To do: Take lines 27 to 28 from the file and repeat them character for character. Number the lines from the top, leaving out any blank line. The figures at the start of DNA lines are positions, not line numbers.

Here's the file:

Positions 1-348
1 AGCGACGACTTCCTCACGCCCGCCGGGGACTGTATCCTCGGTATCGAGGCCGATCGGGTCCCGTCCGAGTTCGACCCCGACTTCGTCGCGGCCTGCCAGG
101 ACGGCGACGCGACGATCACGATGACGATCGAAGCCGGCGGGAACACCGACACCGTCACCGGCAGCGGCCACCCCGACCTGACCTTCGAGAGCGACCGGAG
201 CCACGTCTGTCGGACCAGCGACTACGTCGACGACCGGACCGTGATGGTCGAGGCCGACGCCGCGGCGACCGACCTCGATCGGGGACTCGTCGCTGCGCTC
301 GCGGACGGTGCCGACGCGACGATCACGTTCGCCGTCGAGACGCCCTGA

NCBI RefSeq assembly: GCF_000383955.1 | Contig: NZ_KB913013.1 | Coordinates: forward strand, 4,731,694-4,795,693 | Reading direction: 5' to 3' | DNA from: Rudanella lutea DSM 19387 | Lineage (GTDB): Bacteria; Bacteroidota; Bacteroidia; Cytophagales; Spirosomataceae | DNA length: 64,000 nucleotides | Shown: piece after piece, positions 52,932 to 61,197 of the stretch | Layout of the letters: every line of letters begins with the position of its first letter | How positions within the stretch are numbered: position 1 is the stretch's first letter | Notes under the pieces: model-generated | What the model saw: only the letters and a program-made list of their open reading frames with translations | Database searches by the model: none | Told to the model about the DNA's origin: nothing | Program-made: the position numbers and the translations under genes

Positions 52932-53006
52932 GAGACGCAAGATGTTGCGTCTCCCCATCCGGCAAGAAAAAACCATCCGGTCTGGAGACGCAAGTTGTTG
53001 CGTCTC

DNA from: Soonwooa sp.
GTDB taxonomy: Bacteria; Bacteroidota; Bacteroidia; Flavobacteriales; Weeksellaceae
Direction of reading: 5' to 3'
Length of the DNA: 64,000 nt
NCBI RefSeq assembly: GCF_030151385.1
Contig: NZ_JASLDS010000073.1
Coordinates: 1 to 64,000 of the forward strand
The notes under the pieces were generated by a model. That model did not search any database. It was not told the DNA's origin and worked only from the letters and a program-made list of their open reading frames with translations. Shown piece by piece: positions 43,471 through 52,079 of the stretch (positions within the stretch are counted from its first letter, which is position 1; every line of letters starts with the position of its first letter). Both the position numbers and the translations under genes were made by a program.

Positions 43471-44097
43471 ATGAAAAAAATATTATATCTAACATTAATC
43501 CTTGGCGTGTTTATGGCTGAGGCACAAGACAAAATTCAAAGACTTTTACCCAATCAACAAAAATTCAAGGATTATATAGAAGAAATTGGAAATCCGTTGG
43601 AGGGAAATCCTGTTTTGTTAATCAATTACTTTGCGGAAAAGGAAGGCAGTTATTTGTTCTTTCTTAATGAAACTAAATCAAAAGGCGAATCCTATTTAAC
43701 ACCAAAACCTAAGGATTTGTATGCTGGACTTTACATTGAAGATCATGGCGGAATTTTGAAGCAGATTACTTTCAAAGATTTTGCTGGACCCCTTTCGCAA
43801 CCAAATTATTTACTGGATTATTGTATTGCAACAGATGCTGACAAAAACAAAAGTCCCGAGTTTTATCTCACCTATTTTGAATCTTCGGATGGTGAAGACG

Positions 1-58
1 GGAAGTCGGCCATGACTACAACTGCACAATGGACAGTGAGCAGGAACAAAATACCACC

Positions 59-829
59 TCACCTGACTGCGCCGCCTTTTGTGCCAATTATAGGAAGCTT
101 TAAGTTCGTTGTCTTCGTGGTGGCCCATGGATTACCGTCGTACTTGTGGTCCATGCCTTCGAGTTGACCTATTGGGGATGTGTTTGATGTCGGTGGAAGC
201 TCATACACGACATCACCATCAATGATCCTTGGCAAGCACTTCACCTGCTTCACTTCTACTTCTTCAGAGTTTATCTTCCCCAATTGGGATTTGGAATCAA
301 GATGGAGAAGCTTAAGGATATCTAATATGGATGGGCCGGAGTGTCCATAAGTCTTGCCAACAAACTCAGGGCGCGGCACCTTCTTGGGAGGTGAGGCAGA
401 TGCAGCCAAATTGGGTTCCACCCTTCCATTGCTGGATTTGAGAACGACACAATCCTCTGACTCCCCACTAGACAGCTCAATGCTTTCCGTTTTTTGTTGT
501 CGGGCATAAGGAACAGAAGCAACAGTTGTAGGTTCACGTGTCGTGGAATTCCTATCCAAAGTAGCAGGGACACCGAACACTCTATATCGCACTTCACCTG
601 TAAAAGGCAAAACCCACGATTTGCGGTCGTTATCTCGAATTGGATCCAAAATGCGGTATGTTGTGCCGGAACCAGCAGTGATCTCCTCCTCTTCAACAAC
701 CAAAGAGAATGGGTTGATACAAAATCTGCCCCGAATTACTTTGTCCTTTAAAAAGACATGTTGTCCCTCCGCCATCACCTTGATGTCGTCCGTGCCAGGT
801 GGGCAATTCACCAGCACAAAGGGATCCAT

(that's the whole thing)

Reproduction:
59 TCACCTGACTGCGCCGCCTTTTGTGCCAATTATAGGAAGCTT
101 TAAGTTCGTTGTCTTCGTGGTGGCCCATGGATTACCGTCGTACTTGTGGTCCATGCCTTCGAGTTGACCTATTGGGGATGTGTTTGATGTCGGTGGAAGC